Giving amoxicillin in two, rather than                   therapy. Amoxicillin-clavulanate 90 mg/kg/day
three, divided doses will assure yet higher                 should be given in two divided doses up to 4 g.
middle ear fluid levels of the drug. The dura-              Because the clavulanate moiety causes the
tion of therapy depends on patient age, and                 gastrointestinal adverse effects associated with
the guidelines reflect the fact that few data               this agent, if this higher dose of amoxicillin-
exist on short-course therapy in younger chil-              clavulanate is used, it is recommended that
dren. Thus, it is recommended that short-                   the new 14-to-1 formulation, rather than the
course amoxicillin therapy be limited to chil-              7-to-1 formulation, be prescribed. This can
dren 6 years of age or older, for whom 5 to 7               also be accomplished by diluting amoxicillin-
days may suffice.                                           clavulanate with equal parts of amoxicillin.
                                                            Alternative therapy includes the oral cephalo-
Another option for selected children                        sporins cefdinir, cefuroxime, or cefpodoxime,
For children who are vomiting or for whom                   or ceftriaxone 50 mg/kg/day given intramuscu-
compliance cannot be assured, ceftriaxone                   larly or intravenously for three daily doses.
50 mg/kg given as a single intramuscular dose
can be considered appropriate therapy. In                   Further failure calls for tympanocentesis
such cases, no additional oral therapy is                   or cautious use of clindamycin
required and, if conjunctivitis is present, no              Children who do not respond to second-line
additional ocular therapy is required.                      therapy should be considered for tympan-

                          C LEV E LA N D C L IN I C J OU RN AL O F M ED IC I N E     VO LU ME 7 1 • SUP PL EM E N T 4         J U N E 2 0 04   S7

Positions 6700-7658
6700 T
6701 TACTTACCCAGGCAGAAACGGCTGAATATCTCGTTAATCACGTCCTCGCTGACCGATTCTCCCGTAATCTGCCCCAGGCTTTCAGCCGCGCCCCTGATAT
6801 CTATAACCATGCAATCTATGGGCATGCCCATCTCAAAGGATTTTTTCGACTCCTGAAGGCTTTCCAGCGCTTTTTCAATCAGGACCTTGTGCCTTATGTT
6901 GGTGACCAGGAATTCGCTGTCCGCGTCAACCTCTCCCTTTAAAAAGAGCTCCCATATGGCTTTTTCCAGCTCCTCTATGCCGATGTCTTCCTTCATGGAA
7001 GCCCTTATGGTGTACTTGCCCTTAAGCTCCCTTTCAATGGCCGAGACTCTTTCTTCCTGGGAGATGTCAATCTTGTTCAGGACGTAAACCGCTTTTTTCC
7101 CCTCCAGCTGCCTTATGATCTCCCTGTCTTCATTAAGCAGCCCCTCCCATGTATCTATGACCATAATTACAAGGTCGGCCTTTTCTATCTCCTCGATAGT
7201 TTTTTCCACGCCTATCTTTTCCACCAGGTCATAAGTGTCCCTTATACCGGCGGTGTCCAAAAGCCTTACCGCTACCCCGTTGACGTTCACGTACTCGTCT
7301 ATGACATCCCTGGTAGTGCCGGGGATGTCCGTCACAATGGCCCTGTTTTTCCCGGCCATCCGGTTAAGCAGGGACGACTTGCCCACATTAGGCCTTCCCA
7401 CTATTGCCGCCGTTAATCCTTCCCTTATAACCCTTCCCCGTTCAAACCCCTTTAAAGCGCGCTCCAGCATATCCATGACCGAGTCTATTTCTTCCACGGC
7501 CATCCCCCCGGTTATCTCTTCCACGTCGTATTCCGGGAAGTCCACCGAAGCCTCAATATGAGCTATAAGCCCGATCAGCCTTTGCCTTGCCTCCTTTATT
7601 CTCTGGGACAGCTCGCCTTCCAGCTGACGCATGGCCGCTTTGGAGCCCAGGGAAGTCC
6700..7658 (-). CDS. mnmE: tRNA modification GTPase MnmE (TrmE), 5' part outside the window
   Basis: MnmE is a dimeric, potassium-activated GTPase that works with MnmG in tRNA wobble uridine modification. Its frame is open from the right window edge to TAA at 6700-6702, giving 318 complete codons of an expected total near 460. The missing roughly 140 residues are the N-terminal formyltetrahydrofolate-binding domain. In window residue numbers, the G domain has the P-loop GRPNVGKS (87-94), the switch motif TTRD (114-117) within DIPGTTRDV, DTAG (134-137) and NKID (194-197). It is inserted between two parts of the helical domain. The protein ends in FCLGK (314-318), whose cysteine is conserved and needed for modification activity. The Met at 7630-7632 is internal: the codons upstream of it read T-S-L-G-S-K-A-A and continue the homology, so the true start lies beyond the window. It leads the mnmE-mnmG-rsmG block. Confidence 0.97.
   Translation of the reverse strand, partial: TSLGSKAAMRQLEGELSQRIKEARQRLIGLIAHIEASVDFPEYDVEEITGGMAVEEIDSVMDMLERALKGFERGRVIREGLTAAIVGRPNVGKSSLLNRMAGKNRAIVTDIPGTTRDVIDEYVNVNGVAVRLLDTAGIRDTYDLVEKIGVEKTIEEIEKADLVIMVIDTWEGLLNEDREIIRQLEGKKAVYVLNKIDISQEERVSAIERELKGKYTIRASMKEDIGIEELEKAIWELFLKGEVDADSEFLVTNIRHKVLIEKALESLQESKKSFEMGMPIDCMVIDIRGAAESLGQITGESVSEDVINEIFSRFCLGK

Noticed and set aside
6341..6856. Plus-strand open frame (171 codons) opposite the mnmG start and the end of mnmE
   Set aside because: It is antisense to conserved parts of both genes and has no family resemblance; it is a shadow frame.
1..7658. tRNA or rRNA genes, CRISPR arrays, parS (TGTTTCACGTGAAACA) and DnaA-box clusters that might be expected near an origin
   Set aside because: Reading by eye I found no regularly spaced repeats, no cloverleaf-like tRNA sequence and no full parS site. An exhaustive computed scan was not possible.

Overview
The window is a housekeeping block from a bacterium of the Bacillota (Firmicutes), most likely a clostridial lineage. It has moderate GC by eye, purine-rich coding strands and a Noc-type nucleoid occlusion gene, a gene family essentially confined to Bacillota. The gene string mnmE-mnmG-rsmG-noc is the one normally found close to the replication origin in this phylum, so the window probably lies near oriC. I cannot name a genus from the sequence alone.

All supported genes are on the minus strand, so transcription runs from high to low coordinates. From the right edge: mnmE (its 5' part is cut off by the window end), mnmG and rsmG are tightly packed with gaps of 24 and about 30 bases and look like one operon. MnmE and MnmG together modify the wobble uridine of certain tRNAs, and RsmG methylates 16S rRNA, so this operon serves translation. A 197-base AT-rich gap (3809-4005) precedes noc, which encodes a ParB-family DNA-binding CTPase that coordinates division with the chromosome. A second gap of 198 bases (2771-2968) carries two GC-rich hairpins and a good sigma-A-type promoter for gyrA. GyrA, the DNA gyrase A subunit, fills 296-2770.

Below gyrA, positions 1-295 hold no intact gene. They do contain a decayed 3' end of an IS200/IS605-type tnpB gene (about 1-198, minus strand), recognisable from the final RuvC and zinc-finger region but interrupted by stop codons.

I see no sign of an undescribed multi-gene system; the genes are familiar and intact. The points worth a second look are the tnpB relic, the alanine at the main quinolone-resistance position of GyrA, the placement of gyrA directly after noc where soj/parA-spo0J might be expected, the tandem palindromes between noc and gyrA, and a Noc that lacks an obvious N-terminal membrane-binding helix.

GUIDELINES OV E R V I E W                        MARCY



          TAB LE 5                                                                      recurrent AOM (this also applies if the child’s
                                                                                        father had a history of recurrent AOM).
             Strategies for preventing acute otitis                                         Elimination of supine bottle-feeding, elim-
             media through risk-factor reduction                                        ination of exposure to tobacco smoke in the
             • Breast-feed rather than bottle-feed                                      household, and elimination of pacifier use
                                                                                        may also reduce the incidence of AOM.
             • Eliminate supine bottle-feeding
                                                                                            For children who attend day care centers,
             • Eliminate exposure of the child to tobacco smoke                         particularly large centers, it may be ideal for
              • Eliminate pacifier use                                                  the parents to seek smaller groups or elimi-
                                                                                        nate day care entirely if their work schedules
             • Modify group day care activities                                         or economic conditions permit.